In this situation, having a larger, more colorful plumage seems to confer elevated reproductive success. If it didn’t, we wouldn’t be seeing the changes we’re seeing.
However, having a larger, more colorful plumage is not unequivocally beneficial. The potential downsides are many. Predators will likely have an easier time spotting you, and the larger, heavier feathers may make you slower, less mobile, and more prone to developing joint pain and various other musculoskeletal issues.
In other words, in order to gain something, you need to lose something else. A trade-off occurs. This is how evolution works. You never get something for free. When you get better at one thing, you typically get worse at something else. You may also become more susceptible to developing certain types of health disorders, such as for example musculoskeletal pain or immune-related problems.
It’s important to remember that all organisms are composed of a bundle of traits. These traits are not separated from one another, at least not in the context of evolution. If one trait changes, others will likely change as well.
Here’s what Darwin had to say about this issue in his book On the Origin of Species:
The whole organism is so tied together that when slight variations in one part occur, and are accumulated through natural selection, other parts become modified. This is a very important subject, most imperfectly understood. (2)
4. Constraints peculiar to living systems, e.g. path-dependence
Natural selection can’t do magic. It can’t change something that isn’t there or create something out of thin air. It has to work with what it’s got.
The physical and biological structure of all the organisms that walk our planet today have been sculpted over billions of years of evolution. All of the changes that have occurred during this time have “accumulated on top” of all of the prior changes that have occurred.
Natural selection can’t suddenly decide to stop everything and reshuffle what has already been done. It has to live with what it’s done in the past and do the best with what it’s got in the present.
To illustrate this, let’s imagine that you own a car that you’ve been using for a couple of years. You’ve been quite happy with the car and want to keep it; however, you’re not 100% satisfied with its performance. For that reason, you take it into an automobile shop and ask them to improve the performance of your vehicle: make it faster, more stable on the road, and more durable.
The workers at the automobile place tell you that they can certainly help you out, but that that many of the components and structures that are already in place put constraints on what it’s possible to do, and that it will be very difficult to dramatically improve the performance of the car without taking out and replacing most of its parts. In other words, there are confines with regards to what can be done. Unless the mechanics tear out everything and start from scratch, there’s a limit to what types of changes they can bring about.
The concept of biological constraints is closely related to trade-offs, in the sense that there are constraints with regards to what selection can do without causing more “harm” than “good”. Sometimes, the pros of doing something outweigh the cons. For example, a significant change in the musculoskeletal system of a species may make the members of that species faster and better adept at running long distances; however, it could also make them worse at climbing and more prone to develop a variety of musculoskeletal disorders that reduce evolutionary fitness.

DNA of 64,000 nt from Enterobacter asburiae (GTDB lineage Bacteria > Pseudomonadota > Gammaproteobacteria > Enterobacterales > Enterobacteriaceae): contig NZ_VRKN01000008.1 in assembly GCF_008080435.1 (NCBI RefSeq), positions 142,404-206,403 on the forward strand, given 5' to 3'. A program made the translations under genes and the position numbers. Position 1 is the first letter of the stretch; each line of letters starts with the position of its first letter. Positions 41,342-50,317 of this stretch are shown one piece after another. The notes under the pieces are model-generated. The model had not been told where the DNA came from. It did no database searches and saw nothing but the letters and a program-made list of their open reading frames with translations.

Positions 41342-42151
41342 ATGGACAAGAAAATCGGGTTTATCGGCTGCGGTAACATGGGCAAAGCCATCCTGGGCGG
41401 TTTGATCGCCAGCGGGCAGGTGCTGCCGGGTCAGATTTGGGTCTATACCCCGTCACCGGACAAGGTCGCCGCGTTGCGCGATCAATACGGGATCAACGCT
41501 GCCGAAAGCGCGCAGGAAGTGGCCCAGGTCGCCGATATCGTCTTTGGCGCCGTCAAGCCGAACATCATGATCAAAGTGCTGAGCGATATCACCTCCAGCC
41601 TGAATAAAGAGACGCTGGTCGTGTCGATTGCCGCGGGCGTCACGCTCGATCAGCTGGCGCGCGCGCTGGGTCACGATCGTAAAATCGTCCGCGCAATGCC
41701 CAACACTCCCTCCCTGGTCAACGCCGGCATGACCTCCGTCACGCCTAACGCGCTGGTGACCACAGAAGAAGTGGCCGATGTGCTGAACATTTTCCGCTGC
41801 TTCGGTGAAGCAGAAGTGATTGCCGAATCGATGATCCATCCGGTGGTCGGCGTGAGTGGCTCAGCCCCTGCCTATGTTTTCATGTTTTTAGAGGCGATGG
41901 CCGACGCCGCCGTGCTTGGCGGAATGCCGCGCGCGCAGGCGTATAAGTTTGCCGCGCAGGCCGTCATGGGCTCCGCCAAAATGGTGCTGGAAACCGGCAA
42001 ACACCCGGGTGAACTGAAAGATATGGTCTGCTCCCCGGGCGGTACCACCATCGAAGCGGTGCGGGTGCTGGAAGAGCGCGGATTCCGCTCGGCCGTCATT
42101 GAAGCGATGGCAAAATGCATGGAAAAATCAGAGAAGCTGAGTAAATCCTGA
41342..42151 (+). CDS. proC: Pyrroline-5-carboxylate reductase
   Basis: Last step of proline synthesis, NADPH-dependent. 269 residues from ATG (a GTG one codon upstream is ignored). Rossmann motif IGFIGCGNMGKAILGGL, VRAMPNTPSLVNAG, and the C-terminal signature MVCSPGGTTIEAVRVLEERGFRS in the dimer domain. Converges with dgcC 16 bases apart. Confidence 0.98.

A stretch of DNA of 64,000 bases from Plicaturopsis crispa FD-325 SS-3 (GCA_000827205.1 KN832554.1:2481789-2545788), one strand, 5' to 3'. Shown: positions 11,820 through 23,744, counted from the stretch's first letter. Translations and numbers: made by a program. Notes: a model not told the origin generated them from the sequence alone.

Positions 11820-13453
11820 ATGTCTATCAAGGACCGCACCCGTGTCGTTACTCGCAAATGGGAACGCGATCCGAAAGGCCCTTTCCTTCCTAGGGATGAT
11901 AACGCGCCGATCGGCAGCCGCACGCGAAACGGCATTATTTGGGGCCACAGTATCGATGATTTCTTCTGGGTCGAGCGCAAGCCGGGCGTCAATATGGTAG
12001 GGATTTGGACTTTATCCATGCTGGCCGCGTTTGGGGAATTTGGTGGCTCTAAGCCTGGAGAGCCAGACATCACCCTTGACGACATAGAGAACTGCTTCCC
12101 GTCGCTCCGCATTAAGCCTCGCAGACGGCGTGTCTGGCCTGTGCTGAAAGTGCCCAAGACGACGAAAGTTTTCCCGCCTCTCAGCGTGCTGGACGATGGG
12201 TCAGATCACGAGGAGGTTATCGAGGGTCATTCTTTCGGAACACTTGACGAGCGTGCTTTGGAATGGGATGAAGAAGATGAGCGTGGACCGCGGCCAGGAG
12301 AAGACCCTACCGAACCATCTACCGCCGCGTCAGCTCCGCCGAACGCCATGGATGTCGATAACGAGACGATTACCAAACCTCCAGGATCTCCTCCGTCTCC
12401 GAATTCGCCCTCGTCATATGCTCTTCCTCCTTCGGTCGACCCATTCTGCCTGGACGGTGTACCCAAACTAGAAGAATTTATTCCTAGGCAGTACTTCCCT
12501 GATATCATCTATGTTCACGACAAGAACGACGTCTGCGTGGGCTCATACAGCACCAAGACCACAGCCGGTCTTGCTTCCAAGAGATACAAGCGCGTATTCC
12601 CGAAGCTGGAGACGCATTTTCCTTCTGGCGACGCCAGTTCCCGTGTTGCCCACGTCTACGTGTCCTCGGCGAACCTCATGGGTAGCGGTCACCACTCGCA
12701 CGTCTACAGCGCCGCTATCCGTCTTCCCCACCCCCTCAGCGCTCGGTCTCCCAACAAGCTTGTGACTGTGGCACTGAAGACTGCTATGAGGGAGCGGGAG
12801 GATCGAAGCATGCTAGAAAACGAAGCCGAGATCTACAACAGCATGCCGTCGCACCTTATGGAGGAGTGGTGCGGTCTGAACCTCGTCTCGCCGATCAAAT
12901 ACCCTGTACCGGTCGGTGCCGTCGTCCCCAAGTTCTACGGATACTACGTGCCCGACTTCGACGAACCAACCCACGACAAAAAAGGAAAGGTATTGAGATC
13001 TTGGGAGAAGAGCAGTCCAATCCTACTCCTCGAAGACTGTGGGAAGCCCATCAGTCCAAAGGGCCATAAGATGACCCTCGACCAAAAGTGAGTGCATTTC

The fact that that there are constraints with regards to what natural selection can do and that there’s an unpredictable/random element to evolution (i.e., some useful alleles will be lost and some disease alleles will persist) helps explain why diseases exist.
We misunderstand what selection shapes
5. Traits that increase RS at the cost of disease vulnerability
A lot of people misunderstand what natural selection does. Unlike what some people believe, natural selection doesn’t select for health. Rather, it selects for reproductive success. Often, the two are linked, but not always. For example, some chronic diseases develop primarily late in life and have little impact on reproductive success.
In some instances, there can even be an inverse correlation between reproductive success and certain health parameters. For example, those ancestors of ours who carried lactase persistence alleles got on average more offspring than those who didn’t (particularly during times of scarcity), due to the fact that they were able to consume milk and other lactose-containing dairy foods. Consuming these types of foods was beneficial in terms of survival and reproduction, as they provide quite a bit of nutrients and calories. However, it may have been detrimental to long-term health, in the sense that regular consumption of milk and other dairy foods may impair protection against a variety of degenerative diseases.
6. Aversive defenses are readily mistaken for diseases
Sometimes, we mistake evolved defenses for diseases. For example, we may fail to acknowledge that fever, diarrhea, vomiting, and other symptoms we might experience when we get sick aren’t necessarily bad things that should be avoided or eliminated, but rather evolved responses to infection and disease that help the body recover.
For example, a rise in the temperature of the body can make it harder for pathogenic life forms to spread and reproduce. The evolutionary fitness of microorganisms is largely affected by temperature. Just a small drop or rise in the temperature may significantly affect a pathogenic bacterium’s capability to survive and reproduce.
The fact that we have evolved various defense systems that help us cope with illness and infection is very important to recognize, as it can help us understand what constitutes the best course of action for dealing with a variety of different ills and pains. This in turn will translate into improved health care.